EXCLUSIVE: Two Weeks Later, Family of Lost Child Thanks Finder

Dr. Baruch Galbut
Dr. Baruch Galbut

Hamodia article leads family to finder in Florida

When Menachem Krausz was found after getting lost last week Sunday, the 2-year-old’s family was too overwhelmed to notice that the stranger who had found him had quietly slipped away.

So the next day, an uncle called Hamodia for help in tracking down the man they described as “a litvishe yungerman without a beard who was driving a black SUV,” who they now call “Menachem’s savior.”

An article with a telephone number appeared in the Wednesday, July 10 edition of Hamodia, appealing to the heroic knight in shining armor to ride forth with closure.

On Sunday, hundreds of miles away, in Boca Raton, Fla., a shul member approached Dr. Boruch Galbut asking him if he had seen the Hamodia article.

No, he replied. Please send me the link.

Dr. Galbut, a cardiologist affiliated with JFK Medical Center in Atlantis, Fla., and Bethesda Hospital East, had told several of his Floridian friends of the strange escapade during his past week’s visit to his children’s camp for visiting day.

Dr. Galbut was in New York with his wife to see their children, Shoshana, 16, and Keren, 12, at Camp Sternberg, and Sender, 14, at Camp Avraham Chaim Heller. They then drove together to Swan Lake for a barbeque with an uncle.

Seeing they were missing some items, the uncle asked Dr. Galbut if he could drive down the road to a supermarket and make a purchase for him. It is straight down the road, he emphasized to the Galbuts, who were unfamiliar with the area.

The Galbuts got into the car and drove toward Swan Lake. As they were passing the Skvere boys’ camp, Dr. Galbut noticed a commotion. He stopped his car and asked somebody what was going on.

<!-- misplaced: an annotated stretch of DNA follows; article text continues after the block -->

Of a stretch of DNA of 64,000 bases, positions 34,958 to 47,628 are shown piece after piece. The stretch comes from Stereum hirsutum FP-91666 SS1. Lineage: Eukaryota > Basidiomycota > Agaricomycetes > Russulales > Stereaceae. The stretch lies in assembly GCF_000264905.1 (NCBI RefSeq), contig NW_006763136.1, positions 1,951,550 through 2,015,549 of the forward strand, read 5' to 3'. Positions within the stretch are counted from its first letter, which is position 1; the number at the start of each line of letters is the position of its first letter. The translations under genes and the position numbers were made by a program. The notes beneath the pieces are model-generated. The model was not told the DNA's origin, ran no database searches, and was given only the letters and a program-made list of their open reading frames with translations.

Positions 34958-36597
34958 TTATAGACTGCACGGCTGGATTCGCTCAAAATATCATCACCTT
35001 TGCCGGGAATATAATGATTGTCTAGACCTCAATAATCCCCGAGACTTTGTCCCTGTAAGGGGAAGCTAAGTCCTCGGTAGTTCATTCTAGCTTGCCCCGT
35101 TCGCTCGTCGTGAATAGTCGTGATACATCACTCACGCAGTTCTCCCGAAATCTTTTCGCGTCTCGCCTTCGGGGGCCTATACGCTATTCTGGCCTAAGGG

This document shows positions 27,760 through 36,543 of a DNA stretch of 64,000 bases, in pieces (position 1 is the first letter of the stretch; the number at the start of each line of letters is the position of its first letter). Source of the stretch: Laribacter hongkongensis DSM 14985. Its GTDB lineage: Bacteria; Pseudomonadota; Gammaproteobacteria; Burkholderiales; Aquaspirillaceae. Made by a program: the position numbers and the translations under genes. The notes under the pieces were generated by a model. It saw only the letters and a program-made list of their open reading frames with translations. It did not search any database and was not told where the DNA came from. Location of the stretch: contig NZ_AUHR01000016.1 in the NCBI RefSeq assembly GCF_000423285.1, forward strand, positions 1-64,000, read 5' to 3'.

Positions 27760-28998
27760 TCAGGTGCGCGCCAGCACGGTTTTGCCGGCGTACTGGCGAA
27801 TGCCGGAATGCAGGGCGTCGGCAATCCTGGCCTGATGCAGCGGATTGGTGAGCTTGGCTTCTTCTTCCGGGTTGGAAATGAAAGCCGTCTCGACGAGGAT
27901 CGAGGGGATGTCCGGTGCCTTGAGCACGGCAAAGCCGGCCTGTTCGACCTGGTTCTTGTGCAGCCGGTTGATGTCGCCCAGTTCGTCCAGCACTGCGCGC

“A 2-year-old kid is lost,” he was told.

Menachem, a Boro Park boy who had gone with his parents to visit his brothers in Camp Toldos Yaakov Yosef, was missing and the family was growing frantic.

The initial search rapidly turned into a massive hunt, as the panicked family called for additional resources. Local and state police, Shomrim and Hatzolah from three different patrols, as well as dozens of volunteers from summer dwellers in the area, set out to comb the vicinity. Hatzolah of Boro Park, Williamsburg and Staten Island set up a joint command center, and they distributed a map of the area, along with pictures of the missing boy.

The search parties had not thought of searching the woods surrounding the camp, since police estimated that even an adult would have a hard time getting into it. Dr. Galbut gunned his engine and went down the road, reaching the bridge that crossed Swan Lake.

At that point he was ready to give up. But noticing the sinking sun, he told his wife that he could not quit at this time.

“If we don’t find this 2-year old boy,” he said, “they are going to be in really bad shape.”

So he made a U-turn, intending to go back to the camp, when he noticed a small figure emerging from the woods.

“Just at that time, Menachem decided to make his appearance,” Mrs. Krausz told Hamodia on Wednesday.

Menachem later said the reason he left was since he had seen the boys sliding down a hill. He also wanted to go on the “sliding pond,” he said.

“I had fun!” Menachem said.

After reading the story in Hamodia Sunday, Dr. Galbut called the number which accompanied the article and left a message. But due to Tishah B’Av, the Krauszes did not hear it until Wednesday.

“You were the shadchan!” Mrs. Krausz exclaimed when she was reached by Hamodia later Wednesday.

To hear Mrs. Krausz tell the story, Dr. Galbut came all the way from Florida to save her son.

“He told me, this is a teachable moment for his daughters, what a Jew doesn’t do for a Jew,” she said.

Dr. Galbut agreed.

“This was a good chinuch for my daughters,” he said.

After he returned the child to the relieved parents, he said, he left quickly because his family was waiting for him. And he never thought he would hear of the tale again.

“When we left we didn’t know the name of the boy,” he said. “My kids were like, wow, I want to know what happened to him.”

Both the Krauszes and Galbuts say they intend to keep in touch in the future.

“I told the mother this morning that I think he’ll do great things for Klal Yisrael,” Dr. Galbut said.

Mrs. Krausz said that she is saving his number. “I put it into my cell phone as Menachem’s savior,” she said.

To which Dr. Galbut responded, laughing, “I think we both know who his real Savior is.”